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A few days ago, the United Nations passed a Resolution on the role of professional translation in connecting nations and fostering peace, understanding and development. According to Belarus, the country that presented the draft, the Resolution is intended to go beyond “demonstrating respect for a profession closely linked to diplomacy and international affairs”, and is about the “invisible workers and unsung heroes of the linguistic profession”. Let’s stop for a moment and think about those words “invisible” and “unsung”, says Dr Juliette Scott.
Do you know what a professional translator working in international trade, development or the law might do? Does it call to mind images of Nicole Kidman in the movie The Interpreter? In fact, while interpreting involves the spoken word, the job title “translator” generally involves text – anything from case documents to contracts or financial prospectuses. Legislation and international treaties are just the tip of the iceberg, in terms of the volume of texts needing translation in today’s globalized world.
Where do these invisible heroes work? If you have given it any thought, you probably envision them at the European Commission, or at the United Nations (UN). Actually, though some work at international institutions and organisations, many translators have their own small practices, and work directly for law firms, companies or courts.
So why are professional translators in the shadows, and why “unsung”? The visibility issue is partly the result of the tension between certain translated texts needing to look as if they were written in that language, and other situations where texts need, for one reason or another, to look more ‘foreign’. In the first case, if done well, there are no visible traces of the translator’s work, and in the second the ‘foreignness’ might be viewed as awkward or even as incompetence. As far as recognition goes, this is a no-win situation!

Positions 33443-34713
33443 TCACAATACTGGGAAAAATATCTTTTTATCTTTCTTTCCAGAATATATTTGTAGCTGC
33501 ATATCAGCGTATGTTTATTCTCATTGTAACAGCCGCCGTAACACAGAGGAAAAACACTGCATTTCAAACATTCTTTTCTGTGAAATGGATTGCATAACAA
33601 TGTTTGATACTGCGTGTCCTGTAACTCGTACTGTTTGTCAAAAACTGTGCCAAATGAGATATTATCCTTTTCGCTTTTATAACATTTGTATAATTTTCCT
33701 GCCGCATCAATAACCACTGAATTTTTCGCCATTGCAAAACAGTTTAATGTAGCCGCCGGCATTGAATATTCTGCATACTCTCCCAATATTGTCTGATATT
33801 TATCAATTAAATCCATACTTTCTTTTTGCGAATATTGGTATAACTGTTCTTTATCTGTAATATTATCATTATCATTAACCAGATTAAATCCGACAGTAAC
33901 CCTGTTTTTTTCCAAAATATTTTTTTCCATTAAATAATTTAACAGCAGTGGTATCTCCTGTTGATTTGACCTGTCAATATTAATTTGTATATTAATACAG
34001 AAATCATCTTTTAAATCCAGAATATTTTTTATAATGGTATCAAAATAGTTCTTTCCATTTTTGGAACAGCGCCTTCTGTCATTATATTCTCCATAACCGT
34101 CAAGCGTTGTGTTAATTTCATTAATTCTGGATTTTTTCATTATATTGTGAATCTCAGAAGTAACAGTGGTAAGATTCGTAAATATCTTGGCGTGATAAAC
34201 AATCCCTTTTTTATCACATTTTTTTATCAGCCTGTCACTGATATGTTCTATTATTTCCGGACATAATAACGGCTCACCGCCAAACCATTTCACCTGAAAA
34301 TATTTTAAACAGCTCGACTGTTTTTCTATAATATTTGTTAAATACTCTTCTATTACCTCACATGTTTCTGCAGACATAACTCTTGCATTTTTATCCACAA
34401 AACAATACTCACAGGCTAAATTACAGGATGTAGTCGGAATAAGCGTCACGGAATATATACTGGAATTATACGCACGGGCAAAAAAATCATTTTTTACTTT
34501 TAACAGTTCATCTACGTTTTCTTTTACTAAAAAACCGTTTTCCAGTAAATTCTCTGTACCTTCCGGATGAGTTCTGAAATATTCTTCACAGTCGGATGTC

As for “heroes”: looking back through history, the translator’s image has oscillated between genius and pariah – being as revered as Cicero and as reviled as Tyndale. The religious impetus behind early translations led, by medieval times, to a paragon of the anonymous, self-sacrificing and devoted translator that persists today. Then, as now, prestige is also linked to the supremacy of the languages translated.
Last week’s UN Resolution clearly focuses on a need to officially pay tribute to non-literary translators. Indeed, although literary translators are not always credited, the general public is much more likely to be aware that their profession exists, as opposed to their colleagues working – gainfully – in international relations.
Is translation a profession that you can see yourself or your children going into? If you’ve never tried to translate, you might think it’s just a question of replacing one word by another. Not at all. The skills involved are considerable. Professional translators need to be truly bilingual, or even multilingual, but they also need to have a deep understanding of several cultures, and extensive knowledge of their specialist field – law, diplomacy, finance, and so on – not to mention high-level research skills.
Why do it? Translation is intellectually stimulating and satisfying. It leads you to discover new things every day. It’s even good for our health: well-publicized recent research tells us that multilingualism delays the onset of dementia and enables faster recovery from strokes. As for job prospects, alongside technological advances the demand for high-level human translation skills is growing fast where there is more inherent risk, such as the fields discussed in this article.
The ideal job, then? Definitely, as long as you’re not an attention-seeker.
- School of Advanced Study’s LLM in Legal Translation
- UN meetings coverage
- Reports on growth: PricewaterhouseCoopers, ‘Translation Bureau Benchmarking and Comparative Analysis Final Report’ (2012). Common Sense Advisory (2015)
- Bureau of Labor Statistics, US Department of Labor, ‘Occupational Outlook Handbook, 2016-17 ed, Interpreters and Translators
Dr Juliette Scott researches legal translation studies at the School of Advanced Study. Her current main focus is the under-explored area of ‘outstitutional’ legal translation. She is also establishing the School’s new Legal Translation Hub, a joint initiative between its Institute of Modern Languages Research and Institute of Advanced Legal Studies. As part of its educational, research and engagement activities it has just launched a unique LLM in Legal Translation. Dr Scott also has 25 years’ experience of providing corporate and legal linguistic services to law firms, institutions and companies of all dimensions.